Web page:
Is “Stud” the stud of all poker games?

August 10, 2008

    Since beginning this weekly column/blog, I’ve pitted poker up against a few formidable foes in my VS. series…with poker coming out of round 3 with a respectable 2-1 record. (Sorry, diehards, I still think hearts has it beat).
    But that really comes as no surprise. I mean, everyone who plays poker knows it’s a much more involved game that demands critical thinking at every turn…that is if you want to win. 
    I wonder, though, how poker stands up against – poker!
    The thought crossed my mind this week when I caught another Hold ‘Em tournament on ESPN (seems like the World Series of Poker is every month these days).  Of course, it was Hold ‘Em. 
    Now, I might stand in a lonely corner by myself on this one, but I grew up learning 7-card stud (and 5-card draw), and it was the only poker games I knew about.  We only played seven-card stud in certain poker games.  Texas Hold ‘Em was just one of those “other” poker games we might try to throw into the rotation in quick passing just to switch things up…but it was never a “regular.”
    So since it was on my mind, I got to wondering, which game is really better when you break it down.  Or more to the point, when I break it down.
    Just straight head to head, no “buy a card” options, no aces, deuces, one-eyed faces wild, no passing cards to your left, no “1-2-3-drop” rule, no “match the pot or fold” cards, no “undercutting”, no nothing.  Just the two games, naked.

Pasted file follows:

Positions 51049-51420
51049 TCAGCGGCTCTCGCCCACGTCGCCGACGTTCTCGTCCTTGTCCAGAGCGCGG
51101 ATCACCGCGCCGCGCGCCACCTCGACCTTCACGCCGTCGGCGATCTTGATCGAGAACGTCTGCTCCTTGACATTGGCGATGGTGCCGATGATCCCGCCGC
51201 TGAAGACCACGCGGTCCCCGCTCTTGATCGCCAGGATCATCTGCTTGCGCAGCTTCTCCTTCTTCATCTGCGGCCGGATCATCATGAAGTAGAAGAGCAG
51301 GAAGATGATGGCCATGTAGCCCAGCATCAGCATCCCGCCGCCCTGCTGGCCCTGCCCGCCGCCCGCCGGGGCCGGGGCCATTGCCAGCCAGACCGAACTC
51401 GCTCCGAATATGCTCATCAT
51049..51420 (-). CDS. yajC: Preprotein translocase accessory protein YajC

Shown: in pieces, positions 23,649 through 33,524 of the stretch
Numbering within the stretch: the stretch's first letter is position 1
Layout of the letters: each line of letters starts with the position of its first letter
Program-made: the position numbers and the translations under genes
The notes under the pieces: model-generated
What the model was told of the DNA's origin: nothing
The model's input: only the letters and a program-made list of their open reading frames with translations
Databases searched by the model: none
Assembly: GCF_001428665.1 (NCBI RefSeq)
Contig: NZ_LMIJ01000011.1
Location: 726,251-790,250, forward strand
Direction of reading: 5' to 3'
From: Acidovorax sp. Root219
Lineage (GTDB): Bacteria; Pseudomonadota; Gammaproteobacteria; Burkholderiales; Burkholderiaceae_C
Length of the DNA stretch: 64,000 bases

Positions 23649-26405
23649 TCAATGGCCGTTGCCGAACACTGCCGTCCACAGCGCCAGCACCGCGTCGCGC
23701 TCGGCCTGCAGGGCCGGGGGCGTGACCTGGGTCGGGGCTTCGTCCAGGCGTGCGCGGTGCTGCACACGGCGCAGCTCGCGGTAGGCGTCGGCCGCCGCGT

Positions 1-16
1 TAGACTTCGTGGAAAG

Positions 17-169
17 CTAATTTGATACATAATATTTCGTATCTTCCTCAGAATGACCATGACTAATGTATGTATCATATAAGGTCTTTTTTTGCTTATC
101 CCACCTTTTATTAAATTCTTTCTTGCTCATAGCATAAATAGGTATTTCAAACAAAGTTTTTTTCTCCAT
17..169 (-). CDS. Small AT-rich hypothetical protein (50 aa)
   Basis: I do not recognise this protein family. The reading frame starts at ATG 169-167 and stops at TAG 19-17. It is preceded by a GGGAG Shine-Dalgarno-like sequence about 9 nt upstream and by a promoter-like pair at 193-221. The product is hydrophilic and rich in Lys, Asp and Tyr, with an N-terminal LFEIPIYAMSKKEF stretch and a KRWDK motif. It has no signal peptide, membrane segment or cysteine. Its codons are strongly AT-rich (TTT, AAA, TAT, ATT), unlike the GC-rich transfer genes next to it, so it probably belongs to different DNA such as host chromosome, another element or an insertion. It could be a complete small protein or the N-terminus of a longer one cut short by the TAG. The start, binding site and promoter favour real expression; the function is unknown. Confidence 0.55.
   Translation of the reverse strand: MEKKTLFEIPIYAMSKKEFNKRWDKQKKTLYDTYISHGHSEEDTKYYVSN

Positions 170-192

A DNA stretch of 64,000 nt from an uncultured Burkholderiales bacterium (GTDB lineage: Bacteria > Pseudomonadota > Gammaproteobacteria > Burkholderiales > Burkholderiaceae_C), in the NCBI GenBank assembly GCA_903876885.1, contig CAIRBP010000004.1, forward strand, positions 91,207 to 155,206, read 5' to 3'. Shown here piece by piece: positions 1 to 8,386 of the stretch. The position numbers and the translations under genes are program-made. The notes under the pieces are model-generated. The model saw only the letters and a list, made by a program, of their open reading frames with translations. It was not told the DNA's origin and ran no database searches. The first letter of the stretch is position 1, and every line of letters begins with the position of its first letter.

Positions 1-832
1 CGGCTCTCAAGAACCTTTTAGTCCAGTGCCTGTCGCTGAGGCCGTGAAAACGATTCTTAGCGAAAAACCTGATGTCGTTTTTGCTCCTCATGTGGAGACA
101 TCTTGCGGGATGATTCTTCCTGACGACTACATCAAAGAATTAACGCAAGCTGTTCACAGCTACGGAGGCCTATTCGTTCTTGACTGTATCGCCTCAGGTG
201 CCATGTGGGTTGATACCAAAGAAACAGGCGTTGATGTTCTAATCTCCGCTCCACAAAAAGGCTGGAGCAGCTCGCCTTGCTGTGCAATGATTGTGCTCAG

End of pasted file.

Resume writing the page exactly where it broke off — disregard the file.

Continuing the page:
Let’s get to it.
    Seven-card stud: 
    Positives: Your cards are your cards – if you catch a lucky run, you don’t have to share 5/7 of it with the rest of the community.  Also, more hidden cards/better hidden potential.  And this goes along with all your cards being your own, as well.  I find it easier to hide a monster hand under my hidden cards in 7-card stud than I do in Texas Hold ‘Em.  I can’t tell you how many times I beat down arrogant businessmen on cruise-ship casinos who thought they were gonna show some “punk kid” how it was done.  A few hesitations on returning bets, one big check raise – and those two innocent hearts showing pair with three happy ones underneath to form a $75-funded flush. 
    Negatives: More opportunity to get sucked in on a draw hand (again, this is only my opinion) – and this especially holds true if you’ve paired a down-card with something up before fifth-street.  Can be harder to get others to stay in if your open hand builds up strong (the other side of the double-edged sword of having no community cards).  Depending on how you look at it, having to ante can be viewed as a negative, although in many casinos they start the betting with the lowest up-card, and the others have the option of staying in or dropping without having to throw in. 
   
    Texas Hold ‘Em:
    Positives:  The game of champions, the history, the aura, the big names, the tournaments, the millions, the bracelets, the legends, the mystery – all that is Texas Hold ‘Em.  Oh, we’re talking about the actual game?  I see.  In that case, the sheer mental test of wills it presents is unmatched.  With community cards you know so much more about your opponents hand…and yet so much less.  No limit betting (as a standard) rules.  You can’t bluff effectively when the max bet is set.  It just doesn’t work.
    Negatives:  Not for the weak of heart.  And this will come as blasphemy, but at one point or another, luck can send someone completely out of the game.  It’s a lot harder to accomplish that in 7-card stud.  I take that as a negative.
   
    The verdict?  Much like that baseball All-Star game a few years back that pissed everybody off, I’m afraid I’m going to have to Bud Selig this thing and call it a tie.  The bottom line for me points to two games from a similar mold that take the game play into completely different directions, but I can’t conclusively say one is better or worse than the other one. 
 Although I’m sure you all have your favorites and opinions, nobody can deny (I think) that these are both great poker games, and deserve to be in every Saturday night game rotation.